Sales at the nation's big specialty retailers and department stores were soft in November, showing a cautious start to the holiday shopping season.

The November results were "not very pretty," said David Kelly, a consumer specialist at Data Resources Inc. in Lexington, Mass. He noted that three of the five biggest retailers -- J.C. Penney Co., K mart Corp. and Sears, Roebuck & Co. -- showed declines for the month.

Sales rose at the two others, Wal-Mart Stores Inc. and Dayton Hudson Corp.

Analysts said they had expected the weakness in sales, especially after recent reports of declines in consumer confidence.

But that drop in consumer confidence also led many stores to trim inventories, and although their sales were weak, some of the biggest retailers had stronger sales than expected.

An extra shopping day between Thanksgiving and the end of the month helped give a boost to the monthly sales reports released yesterday when compared with last year's data, analysts said.

This year's earlier Thanksgiving also gave consumers five weekends to shop before Christmas and may have prompted them to defer most of their shopping until December, Kelly said.

Sears reported its November comparable-store sales were down 2.4 percent, better than most analysts' forecasts for a 3.0 percent to 4.0 percent drop.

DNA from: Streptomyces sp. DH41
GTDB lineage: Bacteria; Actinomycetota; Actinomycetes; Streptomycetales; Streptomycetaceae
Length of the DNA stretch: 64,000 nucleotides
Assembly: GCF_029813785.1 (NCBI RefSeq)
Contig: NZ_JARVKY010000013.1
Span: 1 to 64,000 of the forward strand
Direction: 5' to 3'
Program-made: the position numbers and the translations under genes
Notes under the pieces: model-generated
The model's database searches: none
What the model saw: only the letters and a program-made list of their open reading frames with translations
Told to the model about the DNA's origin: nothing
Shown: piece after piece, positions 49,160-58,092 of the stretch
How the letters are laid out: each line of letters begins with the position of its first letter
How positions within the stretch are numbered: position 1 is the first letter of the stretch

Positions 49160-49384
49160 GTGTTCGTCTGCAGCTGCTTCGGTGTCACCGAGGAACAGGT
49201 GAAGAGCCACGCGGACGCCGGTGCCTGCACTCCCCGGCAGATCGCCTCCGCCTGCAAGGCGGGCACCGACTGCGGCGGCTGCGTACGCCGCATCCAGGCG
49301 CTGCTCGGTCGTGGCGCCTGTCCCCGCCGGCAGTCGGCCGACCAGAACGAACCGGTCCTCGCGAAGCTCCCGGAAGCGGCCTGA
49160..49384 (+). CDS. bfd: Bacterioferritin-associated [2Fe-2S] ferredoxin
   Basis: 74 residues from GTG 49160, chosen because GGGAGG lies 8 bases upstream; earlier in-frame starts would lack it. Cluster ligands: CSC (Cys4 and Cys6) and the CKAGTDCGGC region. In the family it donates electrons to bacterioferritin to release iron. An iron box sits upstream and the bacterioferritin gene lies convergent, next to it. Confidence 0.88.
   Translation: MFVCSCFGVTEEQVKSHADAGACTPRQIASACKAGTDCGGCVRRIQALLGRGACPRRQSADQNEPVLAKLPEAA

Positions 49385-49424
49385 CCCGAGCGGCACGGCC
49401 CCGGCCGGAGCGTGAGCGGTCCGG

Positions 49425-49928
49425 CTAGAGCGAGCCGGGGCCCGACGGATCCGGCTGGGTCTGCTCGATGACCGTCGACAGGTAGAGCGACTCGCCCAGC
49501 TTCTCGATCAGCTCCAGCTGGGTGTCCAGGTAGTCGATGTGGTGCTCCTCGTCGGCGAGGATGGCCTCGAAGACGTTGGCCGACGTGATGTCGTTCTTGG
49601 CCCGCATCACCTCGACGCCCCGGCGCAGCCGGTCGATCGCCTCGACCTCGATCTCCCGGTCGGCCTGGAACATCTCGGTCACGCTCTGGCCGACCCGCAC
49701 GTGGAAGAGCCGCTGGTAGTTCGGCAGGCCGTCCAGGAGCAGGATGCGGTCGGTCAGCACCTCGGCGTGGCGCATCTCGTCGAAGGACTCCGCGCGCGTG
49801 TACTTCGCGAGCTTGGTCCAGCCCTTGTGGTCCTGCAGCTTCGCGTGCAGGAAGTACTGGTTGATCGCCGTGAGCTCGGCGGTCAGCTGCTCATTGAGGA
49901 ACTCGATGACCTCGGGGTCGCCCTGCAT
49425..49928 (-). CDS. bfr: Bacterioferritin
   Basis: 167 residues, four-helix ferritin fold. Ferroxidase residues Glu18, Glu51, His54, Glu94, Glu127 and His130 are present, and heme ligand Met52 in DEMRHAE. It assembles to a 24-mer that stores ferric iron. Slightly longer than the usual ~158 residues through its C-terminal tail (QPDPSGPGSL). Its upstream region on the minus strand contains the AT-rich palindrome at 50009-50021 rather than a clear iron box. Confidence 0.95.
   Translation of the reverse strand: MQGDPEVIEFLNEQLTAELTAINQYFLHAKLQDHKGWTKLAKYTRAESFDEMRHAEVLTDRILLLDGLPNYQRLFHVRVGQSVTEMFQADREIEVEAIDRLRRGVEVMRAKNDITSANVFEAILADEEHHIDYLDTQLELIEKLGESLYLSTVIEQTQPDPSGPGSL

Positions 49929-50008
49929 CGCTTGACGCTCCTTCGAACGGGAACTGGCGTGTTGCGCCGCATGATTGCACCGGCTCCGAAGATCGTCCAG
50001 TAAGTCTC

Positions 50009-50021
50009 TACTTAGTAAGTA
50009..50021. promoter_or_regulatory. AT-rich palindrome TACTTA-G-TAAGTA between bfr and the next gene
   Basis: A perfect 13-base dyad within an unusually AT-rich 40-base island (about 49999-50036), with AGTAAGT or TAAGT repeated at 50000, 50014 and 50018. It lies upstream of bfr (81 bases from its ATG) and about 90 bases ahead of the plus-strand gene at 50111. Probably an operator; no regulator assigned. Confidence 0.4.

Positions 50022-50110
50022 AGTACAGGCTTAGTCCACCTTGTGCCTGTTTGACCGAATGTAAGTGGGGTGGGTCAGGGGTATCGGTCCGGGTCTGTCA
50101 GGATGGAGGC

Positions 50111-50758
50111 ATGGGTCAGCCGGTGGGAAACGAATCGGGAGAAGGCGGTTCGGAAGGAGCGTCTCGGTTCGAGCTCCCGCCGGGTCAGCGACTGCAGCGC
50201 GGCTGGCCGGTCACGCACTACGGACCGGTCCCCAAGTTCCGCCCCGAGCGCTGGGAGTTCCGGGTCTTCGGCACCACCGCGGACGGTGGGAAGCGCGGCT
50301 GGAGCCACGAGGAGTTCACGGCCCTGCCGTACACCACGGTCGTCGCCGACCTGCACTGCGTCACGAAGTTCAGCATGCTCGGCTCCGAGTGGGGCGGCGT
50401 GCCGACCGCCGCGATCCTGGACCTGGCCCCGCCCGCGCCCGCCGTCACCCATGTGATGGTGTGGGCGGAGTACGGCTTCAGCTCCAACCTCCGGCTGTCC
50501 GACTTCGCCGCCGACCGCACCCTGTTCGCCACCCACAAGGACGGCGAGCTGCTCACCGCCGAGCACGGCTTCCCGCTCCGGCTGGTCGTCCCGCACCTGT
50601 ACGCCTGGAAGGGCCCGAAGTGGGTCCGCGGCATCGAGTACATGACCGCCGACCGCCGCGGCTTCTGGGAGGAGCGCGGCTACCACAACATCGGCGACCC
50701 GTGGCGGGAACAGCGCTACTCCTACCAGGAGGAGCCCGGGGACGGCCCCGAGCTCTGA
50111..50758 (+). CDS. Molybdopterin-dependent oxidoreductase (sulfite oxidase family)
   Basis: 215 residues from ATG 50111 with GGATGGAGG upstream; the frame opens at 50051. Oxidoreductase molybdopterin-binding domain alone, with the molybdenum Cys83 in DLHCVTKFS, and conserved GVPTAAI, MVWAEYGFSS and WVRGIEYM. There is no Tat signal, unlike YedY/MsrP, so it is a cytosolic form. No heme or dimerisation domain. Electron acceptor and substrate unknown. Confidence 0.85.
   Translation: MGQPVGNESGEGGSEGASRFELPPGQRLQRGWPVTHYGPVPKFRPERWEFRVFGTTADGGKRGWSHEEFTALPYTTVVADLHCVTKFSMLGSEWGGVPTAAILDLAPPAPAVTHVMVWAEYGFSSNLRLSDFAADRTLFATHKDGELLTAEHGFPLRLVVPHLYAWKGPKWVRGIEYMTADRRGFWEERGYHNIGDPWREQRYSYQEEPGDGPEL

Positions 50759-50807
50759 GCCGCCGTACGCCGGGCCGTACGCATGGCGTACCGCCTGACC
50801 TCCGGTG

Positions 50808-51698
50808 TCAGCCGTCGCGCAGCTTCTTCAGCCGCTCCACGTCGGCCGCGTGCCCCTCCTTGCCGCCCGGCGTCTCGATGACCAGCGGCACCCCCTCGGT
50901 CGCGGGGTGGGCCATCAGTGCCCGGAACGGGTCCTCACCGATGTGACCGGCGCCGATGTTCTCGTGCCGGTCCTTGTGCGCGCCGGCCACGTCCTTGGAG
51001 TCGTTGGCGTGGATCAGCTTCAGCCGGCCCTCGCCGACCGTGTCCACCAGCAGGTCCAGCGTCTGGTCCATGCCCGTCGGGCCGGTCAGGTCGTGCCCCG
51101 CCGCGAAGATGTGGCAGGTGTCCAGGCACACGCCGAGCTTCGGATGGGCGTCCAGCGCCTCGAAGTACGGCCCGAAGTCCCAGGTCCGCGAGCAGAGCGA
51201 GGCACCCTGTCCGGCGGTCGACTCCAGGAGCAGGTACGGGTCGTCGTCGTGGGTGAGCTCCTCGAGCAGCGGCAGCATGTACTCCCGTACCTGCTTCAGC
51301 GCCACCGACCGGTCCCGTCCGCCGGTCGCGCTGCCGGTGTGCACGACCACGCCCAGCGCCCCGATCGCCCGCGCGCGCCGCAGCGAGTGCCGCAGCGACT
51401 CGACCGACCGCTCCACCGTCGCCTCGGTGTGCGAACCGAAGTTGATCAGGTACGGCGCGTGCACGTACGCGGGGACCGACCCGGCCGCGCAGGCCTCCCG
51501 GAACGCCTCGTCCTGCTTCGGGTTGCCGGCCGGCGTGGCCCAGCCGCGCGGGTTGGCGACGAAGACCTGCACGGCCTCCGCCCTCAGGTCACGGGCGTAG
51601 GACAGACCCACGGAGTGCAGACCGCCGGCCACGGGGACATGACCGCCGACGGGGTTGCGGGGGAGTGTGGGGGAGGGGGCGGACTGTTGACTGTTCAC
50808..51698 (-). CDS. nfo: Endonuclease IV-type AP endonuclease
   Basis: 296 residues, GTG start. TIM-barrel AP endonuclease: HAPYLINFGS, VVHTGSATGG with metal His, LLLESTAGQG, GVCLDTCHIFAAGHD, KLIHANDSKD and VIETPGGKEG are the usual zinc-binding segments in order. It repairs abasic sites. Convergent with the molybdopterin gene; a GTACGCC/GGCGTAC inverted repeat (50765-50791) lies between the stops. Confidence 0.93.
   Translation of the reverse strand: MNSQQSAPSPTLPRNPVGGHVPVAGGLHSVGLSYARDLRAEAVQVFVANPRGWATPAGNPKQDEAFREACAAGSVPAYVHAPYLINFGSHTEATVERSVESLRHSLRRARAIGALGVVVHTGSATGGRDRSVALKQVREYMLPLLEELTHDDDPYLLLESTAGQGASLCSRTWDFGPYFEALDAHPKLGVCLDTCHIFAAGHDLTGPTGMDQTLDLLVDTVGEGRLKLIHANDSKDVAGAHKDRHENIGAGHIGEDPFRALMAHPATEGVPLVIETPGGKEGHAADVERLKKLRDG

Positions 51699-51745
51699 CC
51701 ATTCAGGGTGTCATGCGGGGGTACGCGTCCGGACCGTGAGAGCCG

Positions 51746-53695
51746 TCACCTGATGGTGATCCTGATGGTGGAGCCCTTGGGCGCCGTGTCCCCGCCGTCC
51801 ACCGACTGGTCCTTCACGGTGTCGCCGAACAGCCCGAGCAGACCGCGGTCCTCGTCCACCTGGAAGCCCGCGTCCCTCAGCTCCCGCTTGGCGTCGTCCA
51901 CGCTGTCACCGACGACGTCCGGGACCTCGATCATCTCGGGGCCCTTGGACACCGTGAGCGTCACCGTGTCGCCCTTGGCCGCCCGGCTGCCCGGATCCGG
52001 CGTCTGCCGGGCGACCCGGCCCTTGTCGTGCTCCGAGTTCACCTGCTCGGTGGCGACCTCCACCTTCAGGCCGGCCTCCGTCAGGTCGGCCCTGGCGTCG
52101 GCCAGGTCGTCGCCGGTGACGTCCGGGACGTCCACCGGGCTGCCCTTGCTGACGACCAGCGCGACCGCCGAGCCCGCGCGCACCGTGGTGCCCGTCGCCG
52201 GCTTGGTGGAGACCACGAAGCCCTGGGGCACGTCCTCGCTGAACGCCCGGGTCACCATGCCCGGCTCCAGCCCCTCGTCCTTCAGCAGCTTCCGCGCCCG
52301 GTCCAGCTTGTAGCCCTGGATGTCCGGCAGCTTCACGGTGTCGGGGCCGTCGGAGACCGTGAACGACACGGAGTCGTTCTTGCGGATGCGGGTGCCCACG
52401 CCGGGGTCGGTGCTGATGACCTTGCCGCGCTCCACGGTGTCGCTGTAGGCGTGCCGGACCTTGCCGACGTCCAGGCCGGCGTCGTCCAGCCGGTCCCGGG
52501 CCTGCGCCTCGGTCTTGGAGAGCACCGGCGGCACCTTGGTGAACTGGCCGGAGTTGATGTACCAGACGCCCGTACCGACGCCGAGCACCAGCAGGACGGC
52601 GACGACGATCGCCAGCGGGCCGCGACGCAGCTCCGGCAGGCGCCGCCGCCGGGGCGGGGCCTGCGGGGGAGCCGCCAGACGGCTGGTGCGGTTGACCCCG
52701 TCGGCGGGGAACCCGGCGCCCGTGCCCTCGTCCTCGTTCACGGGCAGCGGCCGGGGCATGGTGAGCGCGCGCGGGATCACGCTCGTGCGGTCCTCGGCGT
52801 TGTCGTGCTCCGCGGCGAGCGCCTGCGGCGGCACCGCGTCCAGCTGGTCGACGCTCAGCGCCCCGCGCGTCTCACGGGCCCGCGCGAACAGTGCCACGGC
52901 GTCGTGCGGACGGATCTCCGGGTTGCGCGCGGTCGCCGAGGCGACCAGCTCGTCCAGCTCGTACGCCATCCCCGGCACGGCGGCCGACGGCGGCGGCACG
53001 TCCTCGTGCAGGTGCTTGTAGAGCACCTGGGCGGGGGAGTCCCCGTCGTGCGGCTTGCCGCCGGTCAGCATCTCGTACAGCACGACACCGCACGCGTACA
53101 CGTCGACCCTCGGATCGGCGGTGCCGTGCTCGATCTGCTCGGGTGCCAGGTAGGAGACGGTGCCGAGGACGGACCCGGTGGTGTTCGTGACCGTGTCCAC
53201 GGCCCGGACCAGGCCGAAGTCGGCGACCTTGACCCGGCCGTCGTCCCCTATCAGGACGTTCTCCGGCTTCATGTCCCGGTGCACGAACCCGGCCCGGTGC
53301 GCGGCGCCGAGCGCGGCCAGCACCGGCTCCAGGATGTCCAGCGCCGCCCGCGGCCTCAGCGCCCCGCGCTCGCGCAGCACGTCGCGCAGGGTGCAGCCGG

Sears has been suffering all year from its heavy concentration on such durable products as furniture and appliances, analysts said.

Rick Nelson, retail analyst at Duff and Phelps Inc. in Chicago, said durable items move slowly when the economy is sluggish and had dragged down Sears's profitability compared with stores that stock mostly smaller-ticket items.

Specialty retailers, such as the Gap Inc., continued to post year-over-year sales increases, but the rate of growth slowed, the analysts said. The Gap said its November sales rose 6.0 percent, while the Limited's sales were up 4.0 percent. Joppa, Md.-based Merry-Go-Round Enterprises Inc., which has showed sales strength all year, reported same-store sales rose about 11 percent for the month.

The nation's big discounters also experienced some softness in November. Wal-Mart, which has averaged sales growth of 10.0 percent per month, had a sales increase of 7.0 percent last month, said Catherine Cooper, an analyst at Kemper Financial Services in Chicago.

"If you look at {sales at} Sears, Wal-Mart, K mart, it tells you where people are," Cooper said. "Consumer confidence is down, and sales look pretty sluggish."

Cooper and other analysts agreed that shoppers appeared to be deferring purchases because of the economic slowdown. But most retailers have not responded with aggressive sales and promotions because the slowdown was anticipated, and many ordered much less merchandise for the holiday period this year.

"I don't see the country any more on sale than it was last year," Cooper said.

Kelly said many consumers were waiting for the retailers to put up sales signs before buying for Christmas. Shoppers have read reports that retailers are suffering and are delaying purchases rather than eliminating them, he said"

Other analysts agreed and said they expected store sales to remain behind year-ago levels in the first weeks of December, but to pick up in the final weeks of the Christmas shopping season.